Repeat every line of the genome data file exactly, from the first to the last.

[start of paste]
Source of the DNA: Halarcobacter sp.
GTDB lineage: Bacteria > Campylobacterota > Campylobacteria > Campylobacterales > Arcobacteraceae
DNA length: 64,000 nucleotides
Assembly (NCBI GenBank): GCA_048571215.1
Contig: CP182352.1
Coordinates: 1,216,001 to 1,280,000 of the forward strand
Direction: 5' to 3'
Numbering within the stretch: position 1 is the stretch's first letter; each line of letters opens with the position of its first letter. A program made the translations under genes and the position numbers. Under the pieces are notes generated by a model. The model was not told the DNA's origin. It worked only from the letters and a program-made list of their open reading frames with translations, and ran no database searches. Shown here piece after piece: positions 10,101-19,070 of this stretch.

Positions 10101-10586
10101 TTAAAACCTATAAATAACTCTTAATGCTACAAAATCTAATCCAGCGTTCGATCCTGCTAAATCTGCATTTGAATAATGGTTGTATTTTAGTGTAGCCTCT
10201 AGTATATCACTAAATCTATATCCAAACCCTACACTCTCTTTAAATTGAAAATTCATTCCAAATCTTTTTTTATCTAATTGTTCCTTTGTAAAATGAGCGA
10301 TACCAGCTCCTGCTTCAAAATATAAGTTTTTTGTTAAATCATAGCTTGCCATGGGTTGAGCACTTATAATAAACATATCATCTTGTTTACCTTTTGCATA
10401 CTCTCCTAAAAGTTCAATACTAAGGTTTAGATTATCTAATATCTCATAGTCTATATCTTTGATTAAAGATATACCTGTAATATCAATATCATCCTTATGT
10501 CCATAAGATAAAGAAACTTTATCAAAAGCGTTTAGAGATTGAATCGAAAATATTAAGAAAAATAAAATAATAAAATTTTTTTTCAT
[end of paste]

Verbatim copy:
Source of the DNA: Halarcobacter sp.
GTDB lineage: Bacteria > Campylobacterota > Campylobacteria > Campylobacterales > Arcobacteraceae
DNA length: 64,000 nucleotides
Assembly (NCBI GenBank): GCA_048571215.1
Contig: CP182352.1
Coordinates: 1,216,001 to 1,280,000 of the forward strand
Direction: 5' to 3'
Numbering within the stretch: position 1 is the stretch's first letter; each line of letters opens with the position of its first letter. A program made the translations under genes and the position numbers. Under the pieces are notes generated by a model. The model was not told the DNA's origin. It worked only from the letters and a program-made list of their open reading frames with translations, and ran no database searches. Shown here piece after piece: positions 10,101-19,070 of this stretch.

Positions 10101-10586
10101 TTAAAACCTATAAATAACTCTTAATGCTACAAAATCTAATCCAGCGTTCGATCCTGCTAAATCTGCATTTGAATAATGGTTGTATTTTAGTGTAGCCTCT
10201 AGTATATCACTAAATCTATATCCAAACCCTACACTCTCTTTAAATTGAAAATTCATTCCAAATCTTTTTTTATCTAATTGTTCCTTTGTAAAATGAGCGA
10301 TACCAGCTCCTGCTTCAAAATATAAGTTTTTTGTTAAATCATAGCTTGCCATGGGTTGAGCACTTATAATAAACATATCATCTTGTTTACCTTTTGCATA
10401 CTCTCCTAAAAGTTCAATACTAAGGTTTAGATTATCTAATATCTCATAGTCTATATCTTTGATTAAAGATATACCTGTAATATCAATATCATCCTTATGT
10501 CCATAAGATAAAGAAACTTTATCAAAAGCGTTTAGAGATTGAATCGAAAATATTAAGAAAAATAAAATAATAAAATTTTTTTTCAT